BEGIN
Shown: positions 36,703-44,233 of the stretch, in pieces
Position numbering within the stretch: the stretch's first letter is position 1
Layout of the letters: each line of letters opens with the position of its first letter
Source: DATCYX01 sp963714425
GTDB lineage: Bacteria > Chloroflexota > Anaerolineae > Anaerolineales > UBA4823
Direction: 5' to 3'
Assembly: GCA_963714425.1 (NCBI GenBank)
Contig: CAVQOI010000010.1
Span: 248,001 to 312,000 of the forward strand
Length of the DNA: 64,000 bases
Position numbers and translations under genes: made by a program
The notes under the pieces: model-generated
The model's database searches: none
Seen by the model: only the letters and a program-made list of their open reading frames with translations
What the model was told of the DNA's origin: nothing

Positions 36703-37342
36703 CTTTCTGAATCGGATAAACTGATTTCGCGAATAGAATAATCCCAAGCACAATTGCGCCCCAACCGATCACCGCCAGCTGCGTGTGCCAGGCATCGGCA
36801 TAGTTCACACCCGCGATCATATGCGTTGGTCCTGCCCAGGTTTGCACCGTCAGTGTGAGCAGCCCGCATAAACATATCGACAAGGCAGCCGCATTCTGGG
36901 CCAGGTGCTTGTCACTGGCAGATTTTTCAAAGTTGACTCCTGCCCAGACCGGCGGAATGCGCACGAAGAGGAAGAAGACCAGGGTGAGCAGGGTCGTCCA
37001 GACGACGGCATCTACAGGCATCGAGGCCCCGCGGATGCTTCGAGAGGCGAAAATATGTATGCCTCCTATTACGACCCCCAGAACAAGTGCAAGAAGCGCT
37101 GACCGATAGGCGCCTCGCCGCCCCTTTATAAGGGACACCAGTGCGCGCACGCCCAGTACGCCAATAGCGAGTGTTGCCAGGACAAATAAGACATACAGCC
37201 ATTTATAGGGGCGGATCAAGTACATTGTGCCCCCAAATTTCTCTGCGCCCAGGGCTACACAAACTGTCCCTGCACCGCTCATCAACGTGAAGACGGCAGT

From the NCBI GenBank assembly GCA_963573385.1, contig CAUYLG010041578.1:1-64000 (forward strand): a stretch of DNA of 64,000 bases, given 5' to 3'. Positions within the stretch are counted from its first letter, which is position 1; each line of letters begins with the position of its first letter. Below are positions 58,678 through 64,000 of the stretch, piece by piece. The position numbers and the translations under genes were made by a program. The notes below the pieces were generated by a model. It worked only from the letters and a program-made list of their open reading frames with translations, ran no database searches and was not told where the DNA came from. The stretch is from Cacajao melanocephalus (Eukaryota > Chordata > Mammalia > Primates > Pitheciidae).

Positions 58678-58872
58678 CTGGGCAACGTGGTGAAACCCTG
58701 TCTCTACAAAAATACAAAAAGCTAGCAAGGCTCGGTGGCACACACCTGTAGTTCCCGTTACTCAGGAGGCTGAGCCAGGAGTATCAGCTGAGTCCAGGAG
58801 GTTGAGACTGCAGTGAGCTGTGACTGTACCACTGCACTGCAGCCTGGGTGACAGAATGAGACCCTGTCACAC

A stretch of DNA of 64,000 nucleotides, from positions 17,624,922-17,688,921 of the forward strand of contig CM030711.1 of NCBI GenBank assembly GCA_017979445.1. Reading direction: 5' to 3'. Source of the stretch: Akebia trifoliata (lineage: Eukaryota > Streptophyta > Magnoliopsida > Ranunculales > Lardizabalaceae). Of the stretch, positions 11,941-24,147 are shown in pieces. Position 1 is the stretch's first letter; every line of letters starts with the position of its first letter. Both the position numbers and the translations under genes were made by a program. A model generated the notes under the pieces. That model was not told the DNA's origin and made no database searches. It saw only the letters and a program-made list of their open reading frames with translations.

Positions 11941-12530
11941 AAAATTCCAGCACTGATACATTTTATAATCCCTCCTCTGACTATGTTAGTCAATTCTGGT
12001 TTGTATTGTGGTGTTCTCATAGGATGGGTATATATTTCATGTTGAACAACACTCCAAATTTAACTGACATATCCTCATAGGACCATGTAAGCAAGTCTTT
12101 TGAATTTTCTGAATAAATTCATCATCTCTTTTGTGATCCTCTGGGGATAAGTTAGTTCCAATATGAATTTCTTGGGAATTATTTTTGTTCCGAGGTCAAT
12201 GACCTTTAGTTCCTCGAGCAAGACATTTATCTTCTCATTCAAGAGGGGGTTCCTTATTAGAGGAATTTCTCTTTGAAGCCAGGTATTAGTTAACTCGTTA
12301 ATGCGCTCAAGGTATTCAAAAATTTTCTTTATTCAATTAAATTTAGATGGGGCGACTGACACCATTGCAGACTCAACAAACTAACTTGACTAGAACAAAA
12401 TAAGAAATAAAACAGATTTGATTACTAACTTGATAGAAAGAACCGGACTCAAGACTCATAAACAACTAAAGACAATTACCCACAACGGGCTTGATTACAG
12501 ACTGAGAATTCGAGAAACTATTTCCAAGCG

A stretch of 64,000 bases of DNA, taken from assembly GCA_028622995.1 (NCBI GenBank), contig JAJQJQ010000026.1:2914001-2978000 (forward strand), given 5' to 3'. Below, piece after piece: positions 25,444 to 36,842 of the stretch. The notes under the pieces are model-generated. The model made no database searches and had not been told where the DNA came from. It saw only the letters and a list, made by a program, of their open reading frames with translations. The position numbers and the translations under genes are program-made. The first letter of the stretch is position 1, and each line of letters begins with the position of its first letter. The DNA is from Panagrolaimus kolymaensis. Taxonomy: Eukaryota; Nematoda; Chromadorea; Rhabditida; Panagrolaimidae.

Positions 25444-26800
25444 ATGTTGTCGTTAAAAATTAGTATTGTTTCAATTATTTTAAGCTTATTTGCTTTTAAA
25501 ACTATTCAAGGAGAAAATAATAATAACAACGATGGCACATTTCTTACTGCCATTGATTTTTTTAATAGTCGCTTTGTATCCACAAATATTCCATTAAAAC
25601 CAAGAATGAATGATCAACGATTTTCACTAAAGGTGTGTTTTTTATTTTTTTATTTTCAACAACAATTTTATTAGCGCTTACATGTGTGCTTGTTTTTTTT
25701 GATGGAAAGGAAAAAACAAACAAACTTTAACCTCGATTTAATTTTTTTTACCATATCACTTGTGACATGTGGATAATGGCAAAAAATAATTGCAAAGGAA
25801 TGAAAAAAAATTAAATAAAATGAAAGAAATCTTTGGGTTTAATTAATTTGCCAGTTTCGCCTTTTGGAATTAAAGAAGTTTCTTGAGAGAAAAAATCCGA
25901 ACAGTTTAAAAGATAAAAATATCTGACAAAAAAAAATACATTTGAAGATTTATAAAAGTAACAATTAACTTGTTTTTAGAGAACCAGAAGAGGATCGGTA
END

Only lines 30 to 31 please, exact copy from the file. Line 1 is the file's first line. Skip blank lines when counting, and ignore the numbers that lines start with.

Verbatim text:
11941 AAAATTCCAGCACTGATACATTTTATAATCCCTCCTCTGACTATGTTAGTCAATTCTGGT
12001 TTGTATTGTGGTGTTCTCATAGGATGGGTATATATTTCATGTTGAACAACACTCCAAATTTAACTGACATATCCTCATAGGACCATGTAAGCAAGTCTTT